I’m not gonna lie, this is a tough day for me. An emotional day. 

But here it is: After a half-century in the Legislature, it’s time for me to say goodbye. My service to the state of New Jersey and its great people will end when this legislative session concludes at the end of the year.

Now, listen, before you get any ideas, no, I am not dying … but if you or someone you know is, please call Codey Funeral Home in Caldwell or Codey & Mackey in Boonton. (What, you thought I was gonna stop telling jokes on this of all days?)  

Seriously, it has been an incredible run and I’m lucky and grateful to have my health. I won my first race in November of 1973 and was sworn in the following January, making it a perfect 50-year circle we’re closing.

I’ve been your Assemblyman, your Senator and your Governor. 

Now, it’s time to trade all those trips to Trenton for more time as a husband, father and grandpa. I’ll still be running my businesses — an insurance agency and those funeral homes — but I’m ready for something different.


Because it’s time. 

Time to step aside and watch the next generation do their thing.

I’m forever grateful for the opportunity to have served the people of this state, especially those of you in the City of Orange and my neighbors in Essex and Morris counties. I’m grateful for the friendships I have made with my colleagues. And I’m grateful for the love, support and patience of my family, especially my wife, Mary Jo, and my sons, Kevin and Christopher.

The people have always been the best part of every job I’ve had. I was born and raised in a funeral home, and that life taught me lessons that served me well as I served you. 

How to listen. How to be compassionate. How to help. 

I’m proud of the work I’ve done in the Legislature — as New Jersey’s longest-serving legislator — and during my time as New Jersey’s 53rd governor. 

I’ve fought to pass laws that matter to all New Jerseyans, especially people who don’t always have a voice or the ability to be heard. From mental health and addiction services to bans on indoor smoking and championing our toughest-in-the-nation gun laws. I’ve fought for who and what I believe in, even when it wasn’t easy. I’ve made lifelong friends and lifelong enemies — and I’m proud of both lists!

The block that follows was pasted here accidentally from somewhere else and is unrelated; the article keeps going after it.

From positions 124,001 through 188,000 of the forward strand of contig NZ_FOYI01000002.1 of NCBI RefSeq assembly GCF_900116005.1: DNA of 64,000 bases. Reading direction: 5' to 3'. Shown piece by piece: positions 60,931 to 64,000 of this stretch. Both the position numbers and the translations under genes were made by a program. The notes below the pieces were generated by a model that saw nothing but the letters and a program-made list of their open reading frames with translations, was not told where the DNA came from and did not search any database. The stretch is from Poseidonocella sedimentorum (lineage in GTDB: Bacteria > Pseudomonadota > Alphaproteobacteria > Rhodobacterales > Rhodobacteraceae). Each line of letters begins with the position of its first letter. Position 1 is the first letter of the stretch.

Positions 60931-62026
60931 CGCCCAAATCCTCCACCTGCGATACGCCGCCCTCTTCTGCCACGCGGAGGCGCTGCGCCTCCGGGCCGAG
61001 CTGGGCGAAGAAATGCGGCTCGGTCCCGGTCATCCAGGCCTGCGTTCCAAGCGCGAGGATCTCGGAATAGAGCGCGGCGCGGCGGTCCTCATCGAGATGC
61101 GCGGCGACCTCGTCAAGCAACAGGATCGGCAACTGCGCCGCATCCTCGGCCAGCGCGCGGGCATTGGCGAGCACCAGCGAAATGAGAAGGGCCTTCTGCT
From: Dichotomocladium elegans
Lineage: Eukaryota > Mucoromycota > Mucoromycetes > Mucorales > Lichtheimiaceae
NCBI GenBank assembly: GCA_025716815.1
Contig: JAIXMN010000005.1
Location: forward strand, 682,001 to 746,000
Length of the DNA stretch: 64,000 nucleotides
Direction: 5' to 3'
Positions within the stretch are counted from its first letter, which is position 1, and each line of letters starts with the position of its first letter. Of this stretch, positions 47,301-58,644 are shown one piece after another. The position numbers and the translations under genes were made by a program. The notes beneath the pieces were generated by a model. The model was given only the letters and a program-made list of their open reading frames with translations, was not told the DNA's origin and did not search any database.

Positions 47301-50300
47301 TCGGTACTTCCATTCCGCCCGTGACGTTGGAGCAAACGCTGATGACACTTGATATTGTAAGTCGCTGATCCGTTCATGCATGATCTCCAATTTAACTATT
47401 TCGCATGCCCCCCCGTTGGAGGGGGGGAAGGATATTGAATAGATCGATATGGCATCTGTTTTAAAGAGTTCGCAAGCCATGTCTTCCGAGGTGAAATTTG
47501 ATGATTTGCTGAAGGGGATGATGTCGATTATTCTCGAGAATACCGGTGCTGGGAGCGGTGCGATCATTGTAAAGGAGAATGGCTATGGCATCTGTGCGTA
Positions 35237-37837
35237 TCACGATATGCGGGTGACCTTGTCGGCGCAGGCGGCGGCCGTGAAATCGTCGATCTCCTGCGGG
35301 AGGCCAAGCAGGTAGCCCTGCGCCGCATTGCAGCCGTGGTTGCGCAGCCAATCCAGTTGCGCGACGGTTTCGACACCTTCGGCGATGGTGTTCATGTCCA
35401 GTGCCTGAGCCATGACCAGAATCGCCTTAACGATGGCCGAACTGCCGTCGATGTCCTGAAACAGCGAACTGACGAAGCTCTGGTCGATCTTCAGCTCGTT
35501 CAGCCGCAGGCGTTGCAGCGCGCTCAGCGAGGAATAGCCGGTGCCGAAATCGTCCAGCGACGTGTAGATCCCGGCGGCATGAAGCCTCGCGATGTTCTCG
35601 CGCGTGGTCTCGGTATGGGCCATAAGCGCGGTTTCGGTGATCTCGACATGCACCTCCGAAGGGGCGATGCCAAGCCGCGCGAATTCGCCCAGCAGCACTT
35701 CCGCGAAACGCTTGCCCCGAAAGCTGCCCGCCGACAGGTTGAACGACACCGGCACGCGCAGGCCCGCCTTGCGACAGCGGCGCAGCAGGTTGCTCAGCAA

As I prepare to step away, please know you all gave me a lifetime of rewards big and small. I loved speaking with people and helping people, even when a staffer or a State Trooper was pushing me out a door toward another commitment. 

That’s the thing about funeral directors and legislators. They’re always on the job, and you can’t allow yourself to be pushed out a door when people are hurting or need someone to hear them. I have always loved listening to you.

Some of my best memories — my dearest memories — are wandering into a diner late at night after a legislative session or a basketball game. So often I’d meet someone who recognized me and wanted to know if I could help. I’d order a piece of lemon meringue pie and pick at it while I listened. You can’t  believe the connections and friendships I forged over lemon meringue pie. Those connections are why I will stay deeply engaged in the community.

Fifty years is a long time. I have seen a lot of changes in the Legislature and the governor’s office. But one thing that hasn’t changed is the importance of public service. Public service is about making a difference in the lives of people. It’s about working together to create a better future for everyone.

I’ll miss that — the hope and promise of doing something great for people every day.

And I’ll miss you — the people who voted for me and  the people who didn’t. You made me better as a legislator and as a person. 

So after 50 years, let me say this: There can be no greater privilege than representing people who trust you as you have trusted me. 

God Bless you all. 


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